A provision that would establish a general aviation working group to advise the Transportation Security Administration (TSA) on GA security issues is contained in the TSA Authorization Act expected to pass the House of Representatives before it adjourns tomorrow. The working group will look at security issues for general aviation facilities, including GA aircraft and helicopter operations at general aviation and commercial service airports.
United States Department of Homeland Security
The TSA has established a stakeholder liaison position dedicated to addressing concerns about recent security measures, including the Large Aircraft Security Program proposal, a security directive that would require additional screenings for general aviation pilots at commercial airports and “Operation Playbook.” Juan Barnes (e-mail: TSAGeneralAviation@dhs.gov) has been tapped to fill the new rol
Now that the former Washington, D.C. air defense identification zone–renamed the Washington, D.C. Metropolitan Area Special Flight Rules Area–has become permanent, general aviation can turn its eyes to other security actions.
NBAA, AOPA, the General Aviation Manufacturers Association (GAMA) and the Experimental Aircraft Association (EAA) late last week sent a joint letter to the TSA urging the agency to establish a rulemaking committee to address questions and concerns raised by industry and government about the TSA’s proposed Large Aircraft Security Program (LASP).
Transportation Security Administration officials conducted unauthorized screening of passengers and flight crew at FBOs at Nashville International Airport in December and January, according to NBAA. The screening included checking “a number of pilots and passengers with wands and actual baggage searches,” NBAA vice president of safety, security and regulation Doug Carr noted in an e-mail to members.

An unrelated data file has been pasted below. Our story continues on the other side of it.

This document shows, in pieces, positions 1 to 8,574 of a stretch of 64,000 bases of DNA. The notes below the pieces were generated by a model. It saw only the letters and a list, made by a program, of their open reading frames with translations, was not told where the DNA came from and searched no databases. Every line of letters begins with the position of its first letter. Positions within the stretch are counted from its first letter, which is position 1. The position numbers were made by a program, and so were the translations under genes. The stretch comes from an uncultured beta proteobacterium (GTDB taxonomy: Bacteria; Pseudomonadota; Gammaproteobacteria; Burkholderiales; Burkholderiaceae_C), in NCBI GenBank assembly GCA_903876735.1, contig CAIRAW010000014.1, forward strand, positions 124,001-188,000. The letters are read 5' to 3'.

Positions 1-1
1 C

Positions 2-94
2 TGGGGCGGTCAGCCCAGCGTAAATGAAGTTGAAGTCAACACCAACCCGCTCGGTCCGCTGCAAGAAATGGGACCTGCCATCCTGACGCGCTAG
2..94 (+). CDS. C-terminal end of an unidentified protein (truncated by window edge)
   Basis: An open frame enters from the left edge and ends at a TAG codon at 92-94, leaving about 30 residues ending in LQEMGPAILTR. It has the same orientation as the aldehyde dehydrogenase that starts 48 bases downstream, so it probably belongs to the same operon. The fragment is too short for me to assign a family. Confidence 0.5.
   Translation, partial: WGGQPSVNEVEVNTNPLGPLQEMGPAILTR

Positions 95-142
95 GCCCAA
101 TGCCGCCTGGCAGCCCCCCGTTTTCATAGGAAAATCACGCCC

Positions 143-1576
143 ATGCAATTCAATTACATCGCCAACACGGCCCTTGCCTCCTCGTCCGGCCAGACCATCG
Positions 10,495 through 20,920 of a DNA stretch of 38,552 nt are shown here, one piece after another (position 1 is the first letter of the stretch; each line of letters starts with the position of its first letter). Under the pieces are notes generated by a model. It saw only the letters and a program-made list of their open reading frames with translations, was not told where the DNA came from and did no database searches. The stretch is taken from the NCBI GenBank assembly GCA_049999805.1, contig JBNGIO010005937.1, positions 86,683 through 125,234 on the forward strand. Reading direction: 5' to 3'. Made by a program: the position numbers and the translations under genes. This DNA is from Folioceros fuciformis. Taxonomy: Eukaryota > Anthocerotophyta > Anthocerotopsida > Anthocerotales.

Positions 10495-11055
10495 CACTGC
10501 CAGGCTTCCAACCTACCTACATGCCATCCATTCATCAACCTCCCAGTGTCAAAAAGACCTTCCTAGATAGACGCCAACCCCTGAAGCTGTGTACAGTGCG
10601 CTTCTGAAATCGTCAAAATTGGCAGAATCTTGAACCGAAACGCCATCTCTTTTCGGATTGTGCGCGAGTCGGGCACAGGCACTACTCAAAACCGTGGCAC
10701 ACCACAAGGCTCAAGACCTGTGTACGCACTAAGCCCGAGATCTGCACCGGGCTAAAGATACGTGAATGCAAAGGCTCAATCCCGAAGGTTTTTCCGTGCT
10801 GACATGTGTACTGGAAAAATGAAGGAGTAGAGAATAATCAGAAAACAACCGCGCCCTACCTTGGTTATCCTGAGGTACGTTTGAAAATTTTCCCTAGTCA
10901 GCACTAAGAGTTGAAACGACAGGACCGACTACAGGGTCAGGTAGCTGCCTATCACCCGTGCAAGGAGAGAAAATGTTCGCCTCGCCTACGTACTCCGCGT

Janet Napolitano, the two-term Democrat governor of Arizona who has been nominated to become the third Secretary of Homeland Security, heads to Washington with mixed reviews, according to in-state news articles.
The Department of Homeland Security’s new rule that requires general aviation pilots to file passenger names and other information to government officials before crossing a U.S. border became effective December 18, though compliance isn’t required until May 18. Under the rule, all Part 91 operators must electronically submit–via the Electronic Advance Passenger Information System (e-APIS)–to U.S.
The Department of Homeland Security’s (DHS) new rule that requires general aviation pilots to file passenger names and other information to government officials before crossing a U.S. border became effective today, though compliance isn’t required until six months from now. Under the rule, all Part 91 operators must electronically submit–via the Electronic Advance Passenger Information System (e-APIS)–to U.S.
The TSA yesterday announced that it will hold five official public hearings next month for the business aviation community to provide feedback on the agency’s proposed Large Aircraft Security Program (LASP).
Many respondents expressed concern that the proposed rule would kill the popular airshow passenger flights in World War II-era B-17s, B-24s and other large warbirds. Other comments addressed charitable activities, such as those of the Corporate Angel Network, where checking no-fly lists might impose unacceptable delays in approving the carriage of a sick child.